What threats do they face ?
How to protect them ?
Learn more about manta rays
Manta rays are open sea animals ( referred to as “pelagic”), between 0 and 1000 meters deep. There are two species: the giant manta ray (Mobula birostris) which can have a wingspan of up to 7 meters, and the smaller reef manta (Mobula alfredi), with a wingspan of 3 to 4 meters. Together with the other 9 known species of rays, they form the group of Mobulidae (1).
Accustomed to temperatures above 20°C, these species are mainly found in tropical areas, but their annual migrations also take them to the warm temperate areas of the Atlantic Ocean (2). It is a slow growing fish, with a late sexual maturity and low fecundity: only 3 juveniles per female can be born during their life (3).
They swim deep at night and rise to the top of the water column during the day, to feed by filtering plankton. They can be found more frequently during the day at ‘cleaning stations’, where they allow themselves to be deparasitized by other species such as wrasses (Labridae)(4).
What threats are they facing?
In 50 years, sightings of stingrays have decreased by an average of 70%, and even by 90% off the coast of Mozambique (5), but what causes their disappearance?
Manta rays have been targeted by small-scale fisheries for centuries; but since the 1990s, rays have been fished more and more for their fins, skin and especially their gills, which are highly sought after by Chinese medicine for their aphrodisiac properties. The democratization of these traditional remedies to hundreds of millions of potential consumers could lead to the total extinction of manta rays (6). Non-selective professional fishing techniques (net, longline, purse seine, bottom trawl…) are also a scourge for manta ray populations and other large marine animals (sharks, turtles and cetaceans). Many by-catches occur during tuna fishing, a species which is highly desired for its meat and whose habitat is intermingled with that of the manta rays.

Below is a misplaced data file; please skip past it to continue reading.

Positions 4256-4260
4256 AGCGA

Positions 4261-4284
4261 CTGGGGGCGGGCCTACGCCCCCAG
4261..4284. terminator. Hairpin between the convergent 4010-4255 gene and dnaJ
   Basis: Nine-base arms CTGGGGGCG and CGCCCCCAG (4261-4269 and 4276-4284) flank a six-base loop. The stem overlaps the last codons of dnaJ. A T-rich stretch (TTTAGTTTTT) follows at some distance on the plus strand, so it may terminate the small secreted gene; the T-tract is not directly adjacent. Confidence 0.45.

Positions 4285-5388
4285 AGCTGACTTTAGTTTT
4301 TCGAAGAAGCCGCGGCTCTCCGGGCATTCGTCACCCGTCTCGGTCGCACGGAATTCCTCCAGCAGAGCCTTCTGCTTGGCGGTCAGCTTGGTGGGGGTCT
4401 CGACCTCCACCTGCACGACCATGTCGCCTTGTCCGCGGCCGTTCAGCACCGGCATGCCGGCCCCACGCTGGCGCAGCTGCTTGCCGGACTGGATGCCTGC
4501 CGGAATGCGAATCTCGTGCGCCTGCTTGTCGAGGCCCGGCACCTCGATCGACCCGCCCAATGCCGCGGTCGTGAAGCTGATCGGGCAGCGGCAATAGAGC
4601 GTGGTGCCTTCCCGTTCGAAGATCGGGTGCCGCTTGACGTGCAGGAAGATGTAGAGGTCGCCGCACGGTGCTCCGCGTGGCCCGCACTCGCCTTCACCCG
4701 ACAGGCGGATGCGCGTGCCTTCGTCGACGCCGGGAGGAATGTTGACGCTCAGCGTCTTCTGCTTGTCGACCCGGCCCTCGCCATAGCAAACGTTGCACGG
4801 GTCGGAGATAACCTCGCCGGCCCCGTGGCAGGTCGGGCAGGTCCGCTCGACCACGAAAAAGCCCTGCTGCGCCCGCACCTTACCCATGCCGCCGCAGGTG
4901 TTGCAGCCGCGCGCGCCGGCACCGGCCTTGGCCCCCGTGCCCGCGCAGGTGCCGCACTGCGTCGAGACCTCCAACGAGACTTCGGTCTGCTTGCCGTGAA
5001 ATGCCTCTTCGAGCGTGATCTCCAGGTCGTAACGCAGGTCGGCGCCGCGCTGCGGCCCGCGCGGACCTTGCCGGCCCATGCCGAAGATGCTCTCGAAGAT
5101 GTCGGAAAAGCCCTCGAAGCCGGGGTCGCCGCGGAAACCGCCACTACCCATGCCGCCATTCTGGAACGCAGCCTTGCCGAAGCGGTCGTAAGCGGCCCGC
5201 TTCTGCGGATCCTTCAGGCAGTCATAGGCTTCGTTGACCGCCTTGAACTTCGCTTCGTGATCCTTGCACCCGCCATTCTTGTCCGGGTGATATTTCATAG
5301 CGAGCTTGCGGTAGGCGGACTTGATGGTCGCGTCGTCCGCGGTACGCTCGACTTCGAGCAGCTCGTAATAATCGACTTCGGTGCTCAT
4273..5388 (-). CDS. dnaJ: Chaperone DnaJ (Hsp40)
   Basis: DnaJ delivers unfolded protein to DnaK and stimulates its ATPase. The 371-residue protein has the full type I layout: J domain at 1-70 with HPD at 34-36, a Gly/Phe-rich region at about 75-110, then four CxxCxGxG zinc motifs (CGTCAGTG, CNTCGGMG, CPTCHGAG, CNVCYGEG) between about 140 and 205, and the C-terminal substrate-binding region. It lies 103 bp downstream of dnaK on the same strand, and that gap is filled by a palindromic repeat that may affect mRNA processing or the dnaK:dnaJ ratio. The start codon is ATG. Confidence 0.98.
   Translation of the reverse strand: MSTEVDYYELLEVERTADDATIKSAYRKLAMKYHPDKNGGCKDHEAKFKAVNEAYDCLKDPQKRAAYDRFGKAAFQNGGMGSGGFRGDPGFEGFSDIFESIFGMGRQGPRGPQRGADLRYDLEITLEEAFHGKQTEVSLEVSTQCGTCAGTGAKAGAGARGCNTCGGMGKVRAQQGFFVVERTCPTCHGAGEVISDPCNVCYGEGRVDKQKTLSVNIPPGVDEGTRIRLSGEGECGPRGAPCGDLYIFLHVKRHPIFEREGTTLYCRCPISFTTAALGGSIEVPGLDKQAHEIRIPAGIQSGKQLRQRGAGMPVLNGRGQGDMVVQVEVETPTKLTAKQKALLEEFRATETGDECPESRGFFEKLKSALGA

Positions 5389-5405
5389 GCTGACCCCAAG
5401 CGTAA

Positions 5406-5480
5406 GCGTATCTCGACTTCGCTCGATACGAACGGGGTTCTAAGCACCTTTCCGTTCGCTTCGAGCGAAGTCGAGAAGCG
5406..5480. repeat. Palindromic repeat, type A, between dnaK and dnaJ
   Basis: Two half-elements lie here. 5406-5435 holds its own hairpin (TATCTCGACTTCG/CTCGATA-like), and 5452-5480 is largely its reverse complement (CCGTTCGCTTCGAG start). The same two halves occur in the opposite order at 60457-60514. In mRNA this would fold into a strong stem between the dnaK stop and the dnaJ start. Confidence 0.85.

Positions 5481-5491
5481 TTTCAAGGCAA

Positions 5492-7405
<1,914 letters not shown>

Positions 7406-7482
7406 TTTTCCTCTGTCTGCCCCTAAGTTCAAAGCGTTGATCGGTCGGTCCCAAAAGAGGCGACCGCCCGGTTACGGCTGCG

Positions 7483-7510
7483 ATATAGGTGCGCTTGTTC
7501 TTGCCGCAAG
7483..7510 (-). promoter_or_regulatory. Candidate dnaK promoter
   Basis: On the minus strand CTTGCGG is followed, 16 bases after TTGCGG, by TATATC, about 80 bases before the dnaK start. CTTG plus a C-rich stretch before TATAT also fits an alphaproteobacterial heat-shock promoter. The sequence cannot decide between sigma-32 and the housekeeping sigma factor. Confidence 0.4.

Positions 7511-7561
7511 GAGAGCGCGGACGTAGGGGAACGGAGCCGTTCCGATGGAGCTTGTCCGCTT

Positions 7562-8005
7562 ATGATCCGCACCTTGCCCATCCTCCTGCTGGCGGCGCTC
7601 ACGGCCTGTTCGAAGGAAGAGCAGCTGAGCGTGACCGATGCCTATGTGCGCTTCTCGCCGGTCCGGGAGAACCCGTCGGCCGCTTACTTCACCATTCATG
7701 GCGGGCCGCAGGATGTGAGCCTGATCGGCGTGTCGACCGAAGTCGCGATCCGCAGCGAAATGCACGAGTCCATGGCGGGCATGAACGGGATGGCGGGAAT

Several types of pollution threaten manta rays. The first one, not much talked about in the media and still too little known, is noise pollution. Caused mainly by maritime transport, oil and gas exploration, noise pollution prevents individuals from detecting their prey, recognizing their predators, their partners and their environment in general. It affects many marine species, especially migratory and coastal species. It is very difficult to evaluate the impact of this form of pollution on Manta rays; but it is suspected that it is the cause of their disappearance in some highly anthropized areas (7).
Plastic pollution is also a major problem for manta rays. To collect the plankton they feed on, manta rays filter a large quantity of water (more than 86 m³ per hour!) through their gills. It has been reported (Germanov et al., 2019) that rays in Manta Bay (Indonesia) can directly ingest between 110g and 980g of plastic per kilo of plankton (8). In addition, they also undergo bioaccumulation of microplastics, i.e. they accumulate in their body the plastics previously ingested in the plankton they consume.
How to protect them?
The creation of marine protected areas (MPAs) seems necessary in the protection of elasmobranchs as a whole, victims of illegal fishing and by-catches. To envision efficient protection, it is imperative to know their geographical distribution during the year and even during the day. As plankton is their main source of food, it is possible to predict their location and movements by following the blooms of microalgae and zooplankton. These can be formed at the edge of the drop-offs when the light intensity is high; if the light intensity is low during the day, the manta rays preferentially move towards the cleaning stations at the reefs (9).